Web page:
+Great height at 6’5
+Ideal bulk at 231lbs
+Insanely long arms
+Natural hands catcher
+Great body control in the air
+Knows how to use his size to shield his body with the ball in the air
+Excellent long speed
-Below average route runner
-Below average sideline awareness
-Average after the catch
There are 4 elements crucial to a successful jump ball receiver; height/length, strength, leaping ability, and hands. The importance of height/length (long arms) is obvious, as is the vertical jump. Hands are very important because your typical jump ball receiver not only has to avoid drops but also be a natural hands catcher. The jump ball receiver must go up and get the football, and he can’t trap it against his frame. To make sure the pass isn’t deflected, he must catch the ball with his arms extended. Strength is the most underrated aspect of a jump ball receiver, as I have seen plenty of long, skinny receivers who just don’t have the strength to fight for position and get the football, guys who get ragdolled in midair (Justin Hunter). The only good jump ball receiver in the NFL who qualifies as skinny in my mind is A.J. Green, but 210lbs isn’t even that bad. Texas A&M receiver Mike Evans is one of the easiest prospects in this draft to scout, as he is exceptional in all of those respects. He isn’t the best receiver in this draft class, but he is the safest pick.
Evans has very good measurables. He has ideal height at 6’5, ideal bulk at 231lbs, and solid speed with a 4.53 40 yard dash at the NFL combine. The 40 is nice, but, as often as announcers describe undersized receivers with mediocre 40s as “more quick than fast”, Mike Evans is just the opposite. He’s more fast than quick. This is most obvious when watching him after the catch; if he has a ton of open space, he is very valuable after the catch, as very few players can catch him from behind thanks to his long speed. However, if there are people in front of him, he is quite useless after the catch, as he lacks the quickness to make defenders miss open field tackles. Evans has insanely long arms at 35 1/8 inches. For the sake of context, that would be the 5th longest at the NFL combine if he was an offensive lineman. I don’t need to tell you it was best among receivers. He also had a 37 inch vertical leap, which is excellent for a player his size.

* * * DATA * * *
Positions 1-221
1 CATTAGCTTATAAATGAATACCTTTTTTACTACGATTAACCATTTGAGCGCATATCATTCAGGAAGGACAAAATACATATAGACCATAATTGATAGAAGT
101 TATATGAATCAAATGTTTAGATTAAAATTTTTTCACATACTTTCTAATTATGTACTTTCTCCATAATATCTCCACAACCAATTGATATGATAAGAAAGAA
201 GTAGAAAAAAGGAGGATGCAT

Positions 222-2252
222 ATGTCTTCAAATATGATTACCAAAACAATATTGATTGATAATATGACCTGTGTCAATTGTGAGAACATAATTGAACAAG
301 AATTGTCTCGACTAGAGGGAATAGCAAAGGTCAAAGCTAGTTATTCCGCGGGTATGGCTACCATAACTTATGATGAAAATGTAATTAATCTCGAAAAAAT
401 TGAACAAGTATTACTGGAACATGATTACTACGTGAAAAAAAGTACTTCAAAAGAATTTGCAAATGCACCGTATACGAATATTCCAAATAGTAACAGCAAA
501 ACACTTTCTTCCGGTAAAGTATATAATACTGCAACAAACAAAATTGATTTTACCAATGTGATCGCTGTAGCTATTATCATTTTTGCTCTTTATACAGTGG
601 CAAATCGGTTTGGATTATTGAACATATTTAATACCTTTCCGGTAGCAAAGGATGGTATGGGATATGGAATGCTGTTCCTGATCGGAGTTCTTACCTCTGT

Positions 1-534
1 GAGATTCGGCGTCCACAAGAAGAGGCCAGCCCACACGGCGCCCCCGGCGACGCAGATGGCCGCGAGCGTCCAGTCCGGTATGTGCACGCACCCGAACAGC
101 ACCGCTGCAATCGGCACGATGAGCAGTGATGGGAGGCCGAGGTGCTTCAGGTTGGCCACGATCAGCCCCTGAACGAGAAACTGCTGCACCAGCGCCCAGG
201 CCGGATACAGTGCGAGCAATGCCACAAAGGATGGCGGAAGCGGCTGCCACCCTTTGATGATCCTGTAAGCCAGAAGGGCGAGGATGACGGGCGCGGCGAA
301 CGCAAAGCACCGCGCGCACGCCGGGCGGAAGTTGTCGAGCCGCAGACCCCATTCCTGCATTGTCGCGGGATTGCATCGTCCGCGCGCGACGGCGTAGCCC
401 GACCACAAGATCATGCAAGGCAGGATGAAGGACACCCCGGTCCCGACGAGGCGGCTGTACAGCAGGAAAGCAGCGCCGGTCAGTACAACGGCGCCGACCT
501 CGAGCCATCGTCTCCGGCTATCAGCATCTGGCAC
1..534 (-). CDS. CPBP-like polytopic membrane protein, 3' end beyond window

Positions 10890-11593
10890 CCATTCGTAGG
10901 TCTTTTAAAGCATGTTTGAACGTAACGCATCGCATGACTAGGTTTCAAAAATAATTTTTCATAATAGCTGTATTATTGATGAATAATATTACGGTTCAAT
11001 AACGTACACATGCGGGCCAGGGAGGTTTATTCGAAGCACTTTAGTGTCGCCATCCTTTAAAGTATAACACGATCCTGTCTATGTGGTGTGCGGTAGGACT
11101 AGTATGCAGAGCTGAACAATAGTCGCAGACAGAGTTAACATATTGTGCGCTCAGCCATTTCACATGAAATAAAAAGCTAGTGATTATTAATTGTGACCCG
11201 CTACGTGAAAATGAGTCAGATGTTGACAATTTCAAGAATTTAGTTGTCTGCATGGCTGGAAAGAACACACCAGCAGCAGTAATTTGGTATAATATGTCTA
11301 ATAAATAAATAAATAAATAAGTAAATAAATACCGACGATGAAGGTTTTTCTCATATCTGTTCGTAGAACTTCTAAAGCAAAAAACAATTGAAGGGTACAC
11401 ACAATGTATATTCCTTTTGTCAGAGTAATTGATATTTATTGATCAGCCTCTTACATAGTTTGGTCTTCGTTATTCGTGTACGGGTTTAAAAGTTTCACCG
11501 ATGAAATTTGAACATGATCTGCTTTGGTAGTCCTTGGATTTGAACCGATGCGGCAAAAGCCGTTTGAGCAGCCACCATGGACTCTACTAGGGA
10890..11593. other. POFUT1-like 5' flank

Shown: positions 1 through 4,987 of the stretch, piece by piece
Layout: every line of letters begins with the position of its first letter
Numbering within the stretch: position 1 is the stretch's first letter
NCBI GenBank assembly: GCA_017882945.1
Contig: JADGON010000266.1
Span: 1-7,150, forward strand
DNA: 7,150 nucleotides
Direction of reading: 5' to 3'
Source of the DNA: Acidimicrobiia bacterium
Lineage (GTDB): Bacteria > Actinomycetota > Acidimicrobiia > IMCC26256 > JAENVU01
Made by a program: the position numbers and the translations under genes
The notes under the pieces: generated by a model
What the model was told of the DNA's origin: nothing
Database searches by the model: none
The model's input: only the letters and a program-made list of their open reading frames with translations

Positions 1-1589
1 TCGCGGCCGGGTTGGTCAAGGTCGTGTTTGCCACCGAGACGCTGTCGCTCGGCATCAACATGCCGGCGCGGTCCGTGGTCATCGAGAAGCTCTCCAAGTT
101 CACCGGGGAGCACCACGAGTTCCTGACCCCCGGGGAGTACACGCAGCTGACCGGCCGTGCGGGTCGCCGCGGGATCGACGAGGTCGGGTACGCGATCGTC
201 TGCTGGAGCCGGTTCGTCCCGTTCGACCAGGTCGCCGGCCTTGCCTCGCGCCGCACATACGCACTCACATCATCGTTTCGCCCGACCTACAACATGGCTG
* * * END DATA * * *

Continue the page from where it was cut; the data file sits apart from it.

Evans has exceptional ball skills. He’s an incredibly smooth and natural hands catcher, which is crucial for a player of his ilk. I can’t emphasize this enough; the whole point of being a 6’5 receiver is that you can reach the ball before the opposing corner. If you are that tall and you are trapping passes against your frame (Allen Robinson), your height advantage means nothing, because no matter how tall you are, any corner in the NFL, nay, in high school, can reach your pads. To make good use of your height, you better feel comfortable making catches with your arms outstretched. Mike Evans is just a natural in this respect. He has great body control in the air and never traps passes against his frame. He doesn’t have great sideline awareness, but he does a good job of using his bulky frame to fight for good position to get the football and shield defenders from deflecting passes. He does an outstanding job of making catches in traffic and does a very good job of tracking the football. His hands are reliable, and, combined with his physical gifts, he is a great red zone target.